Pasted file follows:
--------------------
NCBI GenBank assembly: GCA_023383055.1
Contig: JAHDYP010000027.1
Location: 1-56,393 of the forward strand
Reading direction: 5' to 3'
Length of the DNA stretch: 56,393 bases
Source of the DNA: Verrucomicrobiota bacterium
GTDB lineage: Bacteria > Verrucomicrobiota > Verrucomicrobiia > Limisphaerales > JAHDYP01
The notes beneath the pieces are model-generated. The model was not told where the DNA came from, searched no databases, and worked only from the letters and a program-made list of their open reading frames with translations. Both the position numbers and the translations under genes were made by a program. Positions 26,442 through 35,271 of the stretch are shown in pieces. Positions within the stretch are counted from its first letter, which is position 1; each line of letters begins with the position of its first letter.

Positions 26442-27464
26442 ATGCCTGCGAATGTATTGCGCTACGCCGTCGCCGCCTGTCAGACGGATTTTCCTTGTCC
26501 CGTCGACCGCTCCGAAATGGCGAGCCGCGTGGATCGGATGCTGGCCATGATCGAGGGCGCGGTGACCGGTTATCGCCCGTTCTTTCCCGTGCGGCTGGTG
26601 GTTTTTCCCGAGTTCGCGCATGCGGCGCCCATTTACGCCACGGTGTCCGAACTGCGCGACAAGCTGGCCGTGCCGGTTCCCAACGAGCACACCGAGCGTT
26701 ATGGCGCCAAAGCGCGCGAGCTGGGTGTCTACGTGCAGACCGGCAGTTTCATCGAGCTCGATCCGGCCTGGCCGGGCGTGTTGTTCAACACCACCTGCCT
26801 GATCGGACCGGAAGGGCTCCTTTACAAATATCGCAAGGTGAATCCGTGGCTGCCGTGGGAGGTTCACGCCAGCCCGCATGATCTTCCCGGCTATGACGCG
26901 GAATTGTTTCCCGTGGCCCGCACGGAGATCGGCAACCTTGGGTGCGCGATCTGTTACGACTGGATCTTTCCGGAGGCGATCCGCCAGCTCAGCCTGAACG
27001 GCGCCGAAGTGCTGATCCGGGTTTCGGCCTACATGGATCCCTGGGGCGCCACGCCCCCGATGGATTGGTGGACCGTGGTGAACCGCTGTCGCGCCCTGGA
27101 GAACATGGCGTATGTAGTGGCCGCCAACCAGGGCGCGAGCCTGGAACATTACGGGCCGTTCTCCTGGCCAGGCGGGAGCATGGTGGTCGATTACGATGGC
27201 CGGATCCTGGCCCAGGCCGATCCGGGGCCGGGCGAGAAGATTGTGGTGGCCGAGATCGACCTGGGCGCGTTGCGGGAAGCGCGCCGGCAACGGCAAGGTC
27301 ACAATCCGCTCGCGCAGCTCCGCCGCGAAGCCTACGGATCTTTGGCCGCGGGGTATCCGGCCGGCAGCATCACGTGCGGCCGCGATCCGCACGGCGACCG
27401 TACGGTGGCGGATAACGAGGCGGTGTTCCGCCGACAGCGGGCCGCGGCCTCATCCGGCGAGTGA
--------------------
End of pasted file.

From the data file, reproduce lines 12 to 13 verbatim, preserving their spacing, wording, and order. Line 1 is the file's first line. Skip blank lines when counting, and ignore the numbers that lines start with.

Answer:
26601 GTTTTTCCCGAGTTCGCGCATGCGGCGCCCATTTACGCCACGGTGTCCGAACTGCGCGACAAGCTGGCCGTGCCGGTTCCCAACGAGCACACCGAGCGTT
26701 ATGGCGCCAAAGCGCGCGAGCTGGGTGTCTACGTGCAGACCGGCAGTTTCATCGAGCTCGATCCGGCCTGGCCGGGCGTGTTGTTCAACACCACCTGCCT